Morton: Harrison wins presidency without popular vote
On this day (Aug. 20) in 1833, the 23rd U.S. president, Benjamin Harrison, was born in North Bend, Ohio, into one of America’s premier political families. Along with the Adams, Roosevelt, Kennedy and Bush families, the Harrison clan has given America generations of prominent political leaders.
For example, Benjamin’s great-grandfather Benjamin was governor of Virginia and signer of the Declaration of Independence, and his grandfather William Henry was the ninth president of the United States. Thus, it was almost inevitable that the young, ambitious and studious Benjamin would gravitate first into the study of the law and then into politics after his graduation, first in his class, from Miami University, Oxford, Ohio, in 1852.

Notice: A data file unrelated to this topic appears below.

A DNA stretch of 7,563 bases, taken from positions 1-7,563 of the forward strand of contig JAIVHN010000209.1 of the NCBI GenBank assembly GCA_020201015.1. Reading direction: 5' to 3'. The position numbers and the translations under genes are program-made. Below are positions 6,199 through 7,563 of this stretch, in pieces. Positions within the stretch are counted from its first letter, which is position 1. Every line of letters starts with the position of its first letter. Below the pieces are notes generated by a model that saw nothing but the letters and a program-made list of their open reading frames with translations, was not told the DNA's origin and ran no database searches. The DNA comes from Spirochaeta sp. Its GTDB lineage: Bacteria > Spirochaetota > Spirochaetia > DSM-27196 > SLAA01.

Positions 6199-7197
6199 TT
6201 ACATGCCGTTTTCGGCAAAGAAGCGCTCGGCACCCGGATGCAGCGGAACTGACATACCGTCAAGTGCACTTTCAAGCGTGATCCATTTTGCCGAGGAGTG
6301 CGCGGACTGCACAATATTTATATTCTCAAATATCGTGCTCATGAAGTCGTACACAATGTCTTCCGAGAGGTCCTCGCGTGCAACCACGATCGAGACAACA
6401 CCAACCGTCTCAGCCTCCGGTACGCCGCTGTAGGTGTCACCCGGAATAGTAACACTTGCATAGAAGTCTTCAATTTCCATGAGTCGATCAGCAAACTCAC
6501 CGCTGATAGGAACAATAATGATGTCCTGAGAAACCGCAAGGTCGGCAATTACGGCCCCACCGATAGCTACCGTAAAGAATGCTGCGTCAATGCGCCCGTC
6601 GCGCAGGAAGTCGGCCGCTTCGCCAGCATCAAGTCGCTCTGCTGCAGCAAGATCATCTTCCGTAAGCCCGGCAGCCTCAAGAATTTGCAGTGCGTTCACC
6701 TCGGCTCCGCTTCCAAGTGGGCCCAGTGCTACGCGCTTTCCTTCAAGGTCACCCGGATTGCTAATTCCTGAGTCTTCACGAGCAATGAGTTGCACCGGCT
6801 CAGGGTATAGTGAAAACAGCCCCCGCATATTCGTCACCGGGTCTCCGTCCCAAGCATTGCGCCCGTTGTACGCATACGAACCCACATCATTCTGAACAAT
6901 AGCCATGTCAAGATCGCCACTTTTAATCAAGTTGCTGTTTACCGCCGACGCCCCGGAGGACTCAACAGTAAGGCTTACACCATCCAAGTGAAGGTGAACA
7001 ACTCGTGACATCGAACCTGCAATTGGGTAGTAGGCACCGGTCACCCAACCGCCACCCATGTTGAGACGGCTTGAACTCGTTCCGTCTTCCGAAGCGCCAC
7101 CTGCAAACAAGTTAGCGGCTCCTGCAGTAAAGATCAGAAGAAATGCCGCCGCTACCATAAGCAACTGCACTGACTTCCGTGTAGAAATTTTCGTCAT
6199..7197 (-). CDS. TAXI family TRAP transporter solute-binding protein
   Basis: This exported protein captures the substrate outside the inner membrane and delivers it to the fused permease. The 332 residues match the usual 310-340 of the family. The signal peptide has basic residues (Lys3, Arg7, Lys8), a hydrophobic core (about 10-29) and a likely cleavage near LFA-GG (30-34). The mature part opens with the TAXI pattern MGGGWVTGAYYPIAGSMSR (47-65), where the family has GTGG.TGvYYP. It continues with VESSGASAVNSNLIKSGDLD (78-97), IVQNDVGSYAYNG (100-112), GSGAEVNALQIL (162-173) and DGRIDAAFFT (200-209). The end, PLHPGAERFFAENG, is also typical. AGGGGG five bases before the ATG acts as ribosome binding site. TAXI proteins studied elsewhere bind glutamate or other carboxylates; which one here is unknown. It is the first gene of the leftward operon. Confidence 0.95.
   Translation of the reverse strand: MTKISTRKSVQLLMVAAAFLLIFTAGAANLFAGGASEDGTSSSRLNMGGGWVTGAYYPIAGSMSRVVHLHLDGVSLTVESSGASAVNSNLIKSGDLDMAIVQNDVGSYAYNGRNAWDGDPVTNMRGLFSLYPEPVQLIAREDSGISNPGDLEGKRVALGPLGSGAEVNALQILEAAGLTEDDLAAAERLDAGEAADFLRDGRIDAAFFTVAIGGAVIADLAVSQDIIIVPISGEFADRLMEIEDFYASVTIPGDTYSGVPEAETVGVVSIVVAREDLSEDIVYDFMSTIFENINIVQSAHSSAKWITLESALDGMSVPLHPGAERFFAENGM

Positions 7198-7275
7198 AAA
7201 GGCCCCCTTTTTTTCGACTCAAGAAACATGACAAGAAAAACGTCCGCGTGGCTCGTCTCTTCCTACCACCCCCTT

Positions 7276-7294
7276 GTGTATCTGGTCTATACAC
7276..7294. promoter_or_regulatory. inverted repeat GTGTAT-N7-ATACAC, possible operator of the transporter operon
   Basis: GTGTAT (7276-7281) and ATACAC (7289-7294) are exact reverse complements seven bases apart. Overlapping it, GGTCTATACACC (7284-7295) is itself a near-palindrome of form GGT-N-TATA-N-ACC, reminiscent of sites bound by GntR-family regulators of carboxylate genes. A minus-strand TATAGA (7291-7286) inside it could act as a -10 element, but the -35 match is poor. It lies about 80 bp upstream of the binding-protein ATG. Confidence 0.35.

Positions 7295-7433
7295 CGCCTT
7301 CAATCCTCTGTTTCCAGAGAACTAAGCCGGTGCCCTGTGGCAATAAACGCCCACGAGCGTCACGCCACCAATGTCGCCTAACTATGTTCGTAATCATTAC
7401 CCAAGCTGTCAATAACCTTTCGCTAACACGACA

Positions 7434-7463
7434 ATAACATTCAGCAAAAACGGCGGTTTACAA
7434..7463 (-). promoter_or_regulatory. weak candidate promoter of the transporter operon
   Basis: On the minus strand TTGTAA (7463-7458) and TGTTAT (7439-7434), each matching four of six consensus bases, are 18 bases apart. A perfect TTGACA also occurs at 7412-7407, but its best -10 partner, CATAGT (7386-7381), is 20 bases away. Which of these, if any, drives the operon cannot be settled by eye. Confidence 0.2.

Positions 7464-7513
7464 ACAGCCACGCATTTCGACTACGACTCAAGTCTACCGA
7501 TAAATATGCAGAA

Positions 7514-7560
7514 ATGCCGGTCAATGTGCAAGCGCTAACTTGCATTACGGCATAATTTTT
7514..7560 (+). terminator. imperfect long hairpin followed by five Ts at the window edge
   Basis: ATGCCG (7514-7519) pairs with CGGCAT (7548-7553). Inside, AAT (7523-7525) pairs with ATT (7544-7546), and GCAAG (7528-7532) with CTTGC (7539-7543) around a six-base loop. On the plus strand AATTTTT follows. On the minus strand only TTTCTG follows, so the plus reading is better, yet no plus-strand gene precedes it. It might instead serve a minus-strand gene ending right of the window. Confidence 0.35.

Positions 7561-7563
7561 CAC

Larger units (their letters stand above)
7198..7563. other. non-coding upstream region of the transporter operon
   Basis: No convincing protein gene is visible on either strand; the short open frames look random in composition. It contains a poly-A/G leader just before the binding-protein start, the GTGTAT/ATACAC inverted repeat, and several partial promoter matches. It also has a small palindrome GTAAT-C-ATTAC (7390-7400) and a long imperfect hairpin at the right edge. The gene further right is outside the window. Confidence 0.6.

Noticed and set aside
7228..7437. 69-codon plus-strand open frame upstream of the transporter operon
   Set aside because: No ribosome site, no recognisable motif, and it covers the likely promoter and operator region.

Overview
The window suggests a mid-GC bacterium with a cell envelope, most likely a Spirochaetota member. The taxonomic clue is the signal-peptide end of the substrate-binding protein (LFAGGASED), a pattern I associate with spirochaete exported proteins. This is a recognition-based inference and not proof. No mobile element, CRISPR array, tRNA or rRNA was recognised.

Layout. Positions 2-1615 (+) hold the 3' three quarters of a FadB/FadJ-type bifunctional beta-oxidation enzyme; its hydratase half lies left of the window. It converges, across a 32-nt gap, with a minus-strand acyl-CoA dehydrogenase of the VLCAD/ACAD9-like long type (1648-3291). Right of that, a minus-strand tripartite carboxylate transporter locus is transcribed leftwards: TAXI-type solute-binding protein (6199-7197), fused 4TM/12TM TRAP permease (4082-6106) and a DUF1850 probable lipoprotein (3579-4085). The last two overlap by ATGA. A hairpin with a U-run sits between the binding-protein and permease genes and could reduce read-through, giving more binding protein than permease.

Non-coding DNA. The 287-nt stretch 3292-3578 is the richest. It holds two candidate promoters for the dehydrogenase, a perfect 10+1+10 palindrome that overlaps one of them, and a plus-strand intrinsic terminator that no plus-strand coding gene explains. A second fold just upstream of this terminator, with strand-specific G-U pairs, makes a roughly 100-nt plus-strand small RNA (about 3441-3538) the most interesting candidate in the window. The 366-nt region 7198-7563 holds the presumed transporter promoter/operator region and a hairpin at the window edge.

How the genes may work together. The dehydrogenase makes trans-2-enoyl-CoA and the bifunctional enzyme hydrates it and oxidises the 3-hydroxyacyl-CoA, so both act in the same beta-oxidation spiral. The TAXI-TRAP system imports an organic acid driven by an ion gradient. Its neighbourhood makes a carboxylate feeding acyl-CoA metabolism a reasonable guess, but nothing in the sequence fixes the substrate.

In 1854, after only a year of formal legal training, he passed the bar and established a legal practice in Indianapolis. With the outbreak of the Civil War, Benjamin was commissioned in July 1862 a second lieutenant in the U.S. Army and served honorably but without notable distinction until June 1865, when he was mustered out as a colonel (brevet Brigadier General).
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